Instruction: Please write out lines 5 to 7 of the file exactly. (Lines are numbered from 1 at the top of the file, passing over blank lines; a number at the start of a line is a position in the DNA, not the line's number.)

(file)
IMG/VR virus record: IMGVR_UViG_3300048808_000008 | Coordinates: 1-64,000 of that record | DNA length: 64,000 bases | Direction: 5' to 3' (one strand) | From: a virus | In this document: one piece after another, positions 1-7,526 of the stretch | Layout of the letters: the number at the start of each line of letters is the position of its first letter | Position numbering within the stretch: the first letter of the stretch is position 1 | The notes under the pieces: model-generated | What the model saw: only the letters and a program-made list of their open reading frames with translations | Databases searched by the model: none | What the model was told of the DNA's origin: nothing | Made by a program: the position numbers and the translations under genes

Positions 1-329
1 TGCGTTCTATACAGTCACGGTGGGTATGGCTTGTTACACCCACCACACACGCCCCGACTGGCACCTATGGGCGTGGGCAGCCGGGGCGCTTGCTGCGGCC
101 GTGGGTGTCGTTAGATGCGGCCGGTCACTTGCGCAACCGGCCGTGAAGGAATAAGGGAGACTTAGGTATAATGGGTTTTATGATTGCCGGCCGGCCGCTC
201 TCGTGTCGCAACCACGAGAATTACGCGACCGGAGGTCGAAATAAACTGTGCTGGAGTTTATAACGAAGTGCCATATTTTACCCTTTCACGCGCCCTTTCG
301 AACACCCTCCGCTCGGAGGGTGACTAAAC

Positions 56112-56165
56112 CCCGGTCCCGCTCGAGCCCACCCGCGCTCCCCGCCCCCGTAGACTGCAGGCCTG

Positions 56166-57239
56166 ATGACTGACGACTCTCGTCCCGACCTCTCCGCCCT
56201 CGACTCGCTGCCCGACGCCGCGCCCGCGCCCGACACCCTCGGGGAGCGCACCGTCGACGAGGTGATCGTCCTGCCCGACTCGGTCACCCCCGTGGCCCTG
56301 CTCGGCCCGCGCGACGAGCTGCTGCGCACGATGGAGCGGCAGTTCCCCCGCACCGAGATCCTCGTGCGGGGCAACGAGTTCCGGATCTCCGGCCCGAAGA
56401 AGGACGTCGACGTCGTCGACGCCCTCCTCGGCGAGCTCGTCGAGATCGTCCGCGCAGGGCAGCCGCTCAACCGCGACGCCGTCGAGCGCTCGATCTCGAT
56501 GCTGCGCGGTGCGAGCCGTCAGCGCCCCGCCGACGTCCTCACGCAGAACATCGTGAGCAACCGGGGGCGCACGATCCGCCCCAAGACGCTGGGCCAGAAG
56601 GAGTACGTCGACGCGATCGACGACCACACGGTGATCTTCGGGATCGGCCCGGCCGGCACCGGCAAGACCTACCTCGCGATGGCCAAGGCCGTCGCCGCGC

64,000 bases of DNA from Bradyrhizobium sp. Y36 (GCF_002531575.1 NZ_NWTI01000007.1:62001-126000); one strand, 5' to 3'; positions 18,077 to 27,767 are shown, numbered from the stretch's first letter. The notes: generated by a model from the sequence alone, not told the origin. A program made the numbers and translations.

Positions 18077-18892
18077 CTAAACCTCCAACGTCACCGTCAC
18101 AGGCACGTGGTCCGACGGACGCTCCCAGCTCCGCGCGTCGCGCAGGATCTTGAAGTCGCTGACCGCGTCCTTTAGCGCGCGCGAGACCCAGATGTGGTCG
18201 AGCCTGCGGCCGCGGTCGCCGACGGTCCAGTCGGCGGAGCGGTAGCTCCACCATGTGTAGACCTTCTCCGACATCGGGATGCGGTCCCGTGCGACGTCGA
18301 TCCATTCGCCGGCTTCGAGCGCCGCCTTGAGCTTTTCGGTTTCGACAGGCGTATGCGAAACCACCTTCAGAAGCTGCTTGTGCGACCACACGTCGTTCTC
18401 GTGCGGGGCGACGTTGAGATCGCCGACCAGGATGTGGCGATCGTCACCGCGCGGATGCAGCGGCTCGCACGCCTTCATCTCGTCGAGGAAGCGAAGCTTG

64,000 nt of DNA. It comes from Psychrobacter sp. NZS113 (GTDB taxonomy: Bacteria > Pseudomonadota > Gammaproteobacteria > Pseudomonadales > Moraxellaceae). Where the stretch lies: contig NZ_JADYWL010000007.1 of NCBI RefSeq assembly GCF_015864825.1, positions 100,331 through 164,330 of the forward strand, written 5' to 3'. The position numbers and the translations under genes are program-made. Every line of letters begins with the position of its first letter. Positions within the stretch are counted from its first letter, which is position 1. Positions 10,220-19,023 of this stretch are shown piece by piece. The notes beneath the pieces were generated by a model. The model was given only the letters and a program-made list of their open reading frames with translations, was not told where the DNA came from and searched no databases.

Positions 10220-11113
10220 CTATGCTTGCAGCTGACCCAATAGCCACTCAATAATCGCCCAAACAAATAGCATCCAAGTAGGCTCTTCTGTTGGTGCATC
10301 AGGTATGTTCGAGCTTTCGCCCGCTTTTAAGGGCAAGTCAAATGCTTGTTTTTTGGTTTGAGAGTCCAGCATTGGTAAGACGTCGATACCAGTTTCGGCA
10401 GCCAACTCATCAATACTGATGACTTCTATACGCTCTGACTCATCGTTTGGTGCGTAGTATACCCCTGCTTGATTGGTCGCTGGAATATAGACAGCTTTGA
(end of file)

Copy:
201 TCGTGTCGCAACCACGAGAATTACGCGACCGGAGGTCGAAATAAACTGTGCTGGAGTTTATAACGAAGTGCCATATTTTACCCTTTCACGCGCCCTTTCG
301 AACACCCTCCGCTCGGAGGGTGACTAAAC

Positions 56112-56165